Sternum of Parapengornis eurycaudatus holotype IVPP V18687 showing concave lateral edge of posterolateral process (right edge of teal line) and [see discussion above] low posteromedian angle (purple lines) (after Hu et al., 2015).

The posteromedian angle of the sternum is said to be narrow, but while its 53 degree angle is a bit less than IVPP V18632's (at 68) or STM 29-15's (at 66), Parapengornis' holotype could have an identical angle if complete, and again Pengornis' holotype doesn't preserve the element.

Finally, the authors claim the proximal articular surface of the tibia is laterodistally inclined, but this is only true of the left tibia, with the right tibia having a right angle between the surface and the long axis of the bone. Furthermore, Pengornis' holotype and IVPP V18632 both have inclined surfaces, though Parapengornis' holotype lacks them. Given the variation in Chiappeavis' holotype, the variation is likely due to perspective or taphonomy.

Tibiotarsi of (left to right; flipped if necessary so that lateral is to the left) both of Pengornis houi holotype IVPP V15336 (after Zhou et al., 2008), right of IVPP V18632 (after Hu et al., 2014; left is in medial view), both of Parapengornis eurycaudatus holotype IVPP V18687 (after Hu et al., 2015), left of STM 29-15 (after O'Connor et al., 2015a; right is fragmented); and Chiappeavis magnapremaxillo holotype STM 29-11 (aftter O'Connor et al., 2015b).  Angle of proximal edge indicated in green; note that Chiappeavis' angles differ and that Pengornis' are both ventrolaterally angled.

Besides the characters listed in the diagnosis, O'Connor et al. note the short anterior cervicals are like the Parapengornis holotype but unlike Pengornis' holotype. As the latter is larger than the others, this may support ontogenetic cervical elongation.

They also correctly note the long pygostyle is like Pengornis' holotype, but unlike IVPP V18632 or Parapengornis' holotype.

Finally, the short metatarsal I is said to be like Pengornis' holotype, and is additionally like IVPP V18632 but unlike Parapengornis' holotype or STM 29-15. 

Thus the only real difference from Pengornis' holotype is the shorter anterior cervicals, and while there are a few differences from other pengornithid specimens (laterally concave posterolateral posteromedian sternal processes unlike STM 29-15 and (?)IVPP V18632; narrower posterior sternal angle than STM 29-15 and IVPP V18632; long pygostyle unlike STM 29-15, IVPP V18632 and Parapengornis' type; short metatarsal I unlike STM 29-15 and Parapengornis' type), there's no pattern of character distribution that would suggest separate pengornithid species (e.g. Parapengornis shares the cervical length, posterolateral process concavity and probably sternal angle, while IVPP V18632 is different in cervical length but shares metatarsal I length).  This is illustrated in the following table, showing the distribution of all real differences proposed to diagnose Jiufotang pengornithid taxa (known in more than two specimens) that aren't obviously ontogenetic-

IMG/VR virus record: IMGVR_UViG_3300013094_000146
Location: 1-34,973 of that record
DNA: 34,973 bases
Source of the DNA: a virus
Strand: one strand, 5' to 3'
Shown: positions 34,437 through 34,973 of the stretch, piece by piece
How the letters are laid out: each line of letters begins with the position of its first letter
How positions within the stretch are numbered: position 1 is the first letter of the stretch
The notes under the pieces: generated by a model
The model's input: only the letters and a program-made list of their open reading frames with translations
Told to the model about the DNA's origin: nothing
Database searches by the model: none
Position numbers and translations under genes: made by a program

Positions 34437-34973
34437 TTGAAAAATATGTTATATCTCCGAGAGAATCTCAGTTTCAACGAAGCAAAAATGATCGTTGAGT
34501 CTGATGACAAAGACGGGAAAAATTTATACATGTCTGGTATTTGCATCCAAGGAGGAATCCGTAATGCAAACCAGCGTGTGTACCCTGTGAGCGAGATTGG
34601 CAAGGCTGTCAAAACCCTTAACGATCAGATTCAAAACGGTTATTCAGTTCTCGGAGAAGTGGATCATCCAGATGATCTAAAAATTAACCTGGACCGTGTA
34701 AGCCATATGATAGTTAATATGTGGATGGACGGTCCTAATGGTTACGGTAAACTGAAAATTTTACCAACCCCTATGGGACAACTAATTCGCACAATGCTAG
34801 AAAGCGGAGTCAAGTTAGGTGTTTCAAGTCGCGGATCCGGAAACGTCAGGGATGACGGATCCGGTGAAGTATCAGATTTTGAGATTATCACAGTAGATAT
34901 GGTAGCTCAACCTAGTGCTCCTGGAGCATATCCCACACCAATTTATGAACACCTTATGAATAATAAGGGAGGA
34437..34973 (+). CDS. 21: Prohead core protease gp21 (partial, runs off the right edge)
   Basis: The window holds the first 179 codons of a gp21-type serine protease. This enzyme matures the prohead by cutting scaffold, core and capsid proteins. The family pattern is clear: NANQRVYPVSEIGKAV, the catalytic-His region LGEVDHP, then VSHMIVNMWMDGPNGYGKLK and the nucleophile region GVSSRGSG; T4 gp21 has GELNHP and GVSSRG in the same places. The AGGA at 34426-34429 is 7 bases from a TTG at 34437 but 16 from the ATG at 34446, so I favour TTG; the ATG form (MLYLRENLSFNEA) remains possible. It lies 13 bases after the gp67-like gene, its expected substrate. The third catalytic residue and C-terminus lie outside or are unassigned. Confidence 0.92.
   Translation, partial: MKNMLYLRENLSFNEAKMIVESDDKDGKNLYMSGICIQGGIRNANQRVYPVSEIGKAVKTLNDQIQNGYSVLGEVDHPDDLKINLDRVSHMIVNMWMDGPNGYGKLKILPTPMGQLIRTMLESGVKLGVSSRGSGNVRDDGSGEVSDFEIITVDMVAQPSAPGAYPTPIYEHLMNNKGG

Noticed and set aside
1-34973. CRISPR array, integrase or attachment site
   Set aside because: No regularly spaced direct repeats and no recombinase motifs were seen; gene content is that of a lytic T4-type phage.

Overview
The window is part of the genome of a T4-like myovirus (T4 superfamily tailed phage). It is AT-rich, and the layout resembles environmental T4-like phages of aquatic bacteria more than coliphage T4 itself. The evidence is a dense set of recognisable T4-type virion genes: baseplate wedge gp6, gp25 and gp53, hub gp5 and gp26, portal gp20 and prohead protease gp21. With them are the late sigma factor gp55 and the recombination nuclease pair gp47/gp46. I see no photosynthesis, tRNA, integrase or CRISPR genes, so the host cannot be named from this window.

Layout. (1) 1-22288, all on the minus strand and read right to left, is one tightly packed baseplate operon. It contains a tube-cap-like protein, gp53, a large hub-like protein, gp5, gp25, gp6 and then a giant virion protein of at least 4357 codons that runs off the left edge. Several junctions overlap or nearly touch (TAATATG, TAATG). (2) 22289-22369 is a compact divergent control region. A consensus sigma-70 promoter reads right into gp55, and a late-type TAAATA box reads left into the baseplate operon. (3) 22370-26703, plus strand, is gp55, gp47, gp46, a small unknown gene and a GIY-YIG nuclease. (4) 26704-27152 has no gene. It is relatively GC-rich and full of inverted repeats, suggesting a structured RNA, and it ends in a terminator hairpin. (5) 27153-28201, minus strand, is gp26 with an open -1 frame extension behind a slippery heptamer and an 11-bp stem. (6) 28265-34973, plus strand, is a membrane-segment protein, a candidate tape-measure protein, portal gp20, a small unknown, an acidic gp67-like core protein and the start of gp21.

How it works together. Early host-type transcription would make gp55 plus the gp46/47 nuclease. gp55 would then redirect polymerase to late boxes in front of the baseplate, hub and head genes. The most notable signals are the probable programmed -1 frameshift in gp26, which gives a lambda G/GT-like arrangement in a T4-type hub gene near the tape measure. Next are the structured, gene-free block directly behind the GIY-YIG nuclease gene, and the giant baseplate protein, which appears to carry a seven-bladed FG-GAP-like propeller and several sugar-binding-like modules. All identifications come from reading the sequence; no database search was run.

B- femoral length (mm) to indicate possible age.
C- robust base of maxillary ascending process.
D- low interclavicular angle.
E- metatarsal I short.
F- long anterior cervical vertebrae.
G- long pygostyle.
H- long posterodorsal lacrimal process.
I- laterally concave posterolateral posteromedian sternal process.
J- narrow posteromedian sternal angle.

Note the lack of a pattern unrelated to size.  Indeed, all but E, F and I correlate with size, and two of those conflict with each the other.  It's true that size is not fully correlated with osteological development in this series (e.g. STM 29-15 has unfused sternals unlike the slightly smaller IVPP V18632), but that's true of other taxa as well (e.g. Anchiornis, Archaeopteryx, Shenzhouraptor, Sapeornis, Archaeorhynchus).  So it's just like with Archaeopteryx and Microraptor- all specimens show uncorrelated differences, thus either every specimen is its own species or as far as we can tell they're a single species that shows variation.  Based on this I conclude all Jiufotang pengornithids should still be still retained in Pengornis houi.